Posted 28 October 2011
By Harper Adams Forum Reporter, Rosa Malseed
This week’s Harper Adams Forum welcomed Simon Telfor and James Hopwood from Branston potatoes.
Branston has become one of the UK’s biggest potato buyers and packers since it was established in 1968 by a group of Lincolnshire farmers. Simon Telfor has been working for Branston for 15 years and is now situated within the HR department; James Hopwood graduated from Harper Adams in 2008 with a BSc (Hons) degree in Agriculture with Land and Farm Management.
The company has four factories across three sites in the UK and employs 600 people. Three of the factories process potatoes from grading to packing, while one of them solely makes prepared potato products and meals. Branston had a turnover of £110million in 2010/11.
Mr Telfor explained the company’s four-point strategy:
- To become independent to their customers
- To lead in innovation and new products
- To be the lowest cost producer in their sector
- To deliver a satisfactory return to their shareholders
Branston has three main producer groups for its potatoes, consisting of 255 growers covering 6,555ha. It also grows 400ha of its own crop in Scotland, with most of this being exported to England.
In 1990, Branston began packing potatoes for Tesco. It invested £1 million in equipment to secure the deal. Since this investment, Tesco has reduced its amount of suppliers from 17 down to two, with one being Branston, who is the sole supplier for Tesco Express stores.
In 2005, Branston launched the prepared food range which included the first microwavable pouches. There are now 16 different product lines and great effort is being put into developing this range.
James Hopwood then gave the Forum an insight into the new department of Branston, ‘Branston Farming’.
Branston Farming began in 2009 when decisions were made to develop links with the processing and crisping industries. It began with 13,500 tonnes of potatoes for crisps in 2009, and now produces 40,000 tonnes, with the aim of 60,000 next year.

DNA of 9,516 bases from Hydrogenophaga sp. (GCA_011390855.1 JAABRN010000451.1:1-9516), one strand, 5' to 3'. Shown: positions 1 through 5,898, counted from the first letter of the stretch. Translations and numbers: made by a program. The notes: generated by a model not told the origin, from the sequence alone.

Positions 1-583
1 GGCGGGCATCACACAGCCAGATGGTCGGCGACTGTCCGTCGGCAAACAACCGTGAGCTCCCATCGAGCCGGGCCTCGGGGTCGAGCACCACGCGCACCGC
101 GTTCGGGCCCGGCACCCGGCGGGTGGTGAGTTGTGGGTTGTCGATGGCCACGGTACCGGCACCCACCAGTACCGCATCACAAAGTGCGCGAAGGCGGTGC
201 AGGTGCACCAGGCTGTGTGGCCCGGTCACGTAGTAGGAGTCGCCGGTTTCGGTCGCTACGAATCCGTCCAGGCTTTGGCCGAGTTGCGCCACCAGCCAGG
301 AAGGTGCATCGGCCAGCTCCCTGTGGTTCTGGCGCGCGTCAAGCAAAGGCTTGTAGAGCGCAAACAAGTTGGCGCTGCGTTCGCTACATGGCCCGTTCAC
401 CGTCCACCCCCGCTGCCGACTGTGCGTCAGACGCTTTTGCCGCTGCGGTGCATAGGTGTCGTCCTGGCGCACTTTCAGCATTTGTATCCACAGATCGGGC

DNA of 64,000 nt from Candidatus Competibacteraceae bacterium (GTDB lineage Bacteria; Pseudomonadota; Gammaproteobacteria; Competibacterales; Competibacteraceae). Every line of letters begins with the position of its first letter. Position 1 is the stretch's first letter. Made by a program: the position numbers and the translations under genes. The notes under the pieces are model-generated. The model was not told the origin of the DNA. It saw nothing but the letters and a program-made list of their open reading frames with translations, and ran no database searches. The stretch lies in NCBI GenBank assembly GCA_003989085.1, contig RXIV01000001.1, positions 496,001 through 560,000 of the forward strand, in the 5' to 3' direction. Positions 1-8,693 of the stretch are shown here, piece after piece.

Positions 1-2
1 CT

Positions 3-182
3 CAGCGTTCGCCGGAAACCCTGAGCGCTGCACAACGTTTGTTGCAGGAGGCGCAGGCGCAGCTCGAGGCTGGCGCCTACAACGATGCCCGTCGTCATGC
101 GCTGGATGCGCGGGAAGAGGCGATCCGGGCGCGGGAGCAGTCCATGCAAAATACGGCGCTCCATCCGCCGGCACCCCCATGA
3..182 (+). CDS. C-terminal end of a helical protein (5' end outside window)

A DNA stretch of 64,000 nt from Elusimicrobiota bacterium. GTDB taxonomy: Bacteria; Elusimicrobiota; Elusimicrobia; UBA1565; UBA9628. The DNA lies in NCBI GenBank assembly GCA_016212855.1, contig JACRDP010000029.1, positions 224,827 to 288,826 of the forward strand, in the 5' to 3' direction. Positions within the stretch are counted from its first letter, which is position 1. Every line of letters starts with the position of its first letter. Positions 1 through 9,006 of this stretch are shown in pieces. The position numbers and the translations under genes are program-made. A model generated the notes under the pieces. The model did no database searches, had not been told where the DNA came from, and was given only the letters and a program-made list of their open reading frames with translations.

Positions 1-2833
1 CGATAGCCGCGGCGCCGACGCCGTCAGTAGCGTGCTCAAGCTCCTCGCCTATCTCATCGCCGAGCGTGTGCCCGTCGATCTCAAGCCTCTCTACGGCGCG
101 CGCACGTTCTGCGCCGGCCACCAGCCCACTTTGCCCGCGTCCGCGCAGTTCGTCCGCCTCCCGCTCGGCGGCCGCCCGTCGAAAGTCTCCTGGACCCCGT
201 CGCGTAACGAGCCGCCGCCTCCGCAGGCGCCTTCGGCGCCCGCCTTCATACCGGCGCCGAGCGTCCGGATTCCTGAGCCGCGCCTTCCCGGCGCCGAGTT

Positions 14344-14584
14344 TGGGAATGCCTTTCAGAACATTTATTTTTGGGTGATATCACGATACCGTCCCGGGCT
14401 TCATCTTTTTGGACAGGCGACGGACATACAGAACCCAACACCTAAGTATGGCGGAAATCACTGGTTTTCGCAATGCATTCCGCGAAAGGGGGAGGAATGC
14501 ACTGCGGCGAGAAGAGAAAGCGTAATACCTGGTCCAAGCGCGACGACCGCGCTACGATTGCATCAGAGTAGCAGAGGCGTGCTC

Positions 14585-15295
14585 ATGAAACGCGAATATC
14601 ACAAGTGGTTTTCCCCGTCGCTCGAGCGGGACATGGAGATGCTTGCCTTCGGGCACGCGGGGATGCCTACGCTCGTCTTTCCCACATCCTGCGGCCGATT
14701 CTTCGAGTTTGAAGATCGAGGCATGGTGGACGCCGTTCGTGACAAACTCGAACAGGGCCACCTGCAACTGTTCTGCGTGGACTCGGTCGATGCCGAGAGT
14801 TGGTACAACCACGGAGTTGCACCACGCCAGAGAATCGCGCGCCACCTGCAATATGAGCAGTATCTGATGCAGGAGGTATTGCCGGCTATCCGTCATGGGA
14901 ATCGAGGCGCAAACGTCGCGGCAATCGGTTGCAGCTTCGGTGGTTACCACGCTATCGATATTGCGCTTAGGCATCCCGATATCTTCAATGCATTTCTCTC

It has 750 acres in Yorkshire Wolds and Lincolnshire, 26 growers, contracts with United Biscuits, Tayto, Pipers Crisps and has grown by 295% since 2009.
Mr Hopwood spoke about the current challenges facing the crisping industry, such as Acrylamide which was recently reported to cause health issues if eaten in large quantities.
Mr Telfor continued the Forum by sharing Branston’s recent environmental initiatives. It was the first UK business in the food and agriculture sector to secure the Carbon Trust Standard. It has its own anaerobic digester producing 40% of its own electricity, and is the first potato company to be credited with the international certificate ISO 14001.
Finally, the speakers discussed the graduate programme, an investment of £150,000 a year into training and development for Branston employees. The company offers many types of training schemes, including management development, talent manager, graduate programmes and placement opportunities.
Peter Lundgren from CAFFO (Campaign against factory farming operations) will be visiting the Forum next week to discuss ‘Super-dairies: economic analysis of the superdairy concept and the economic implications’.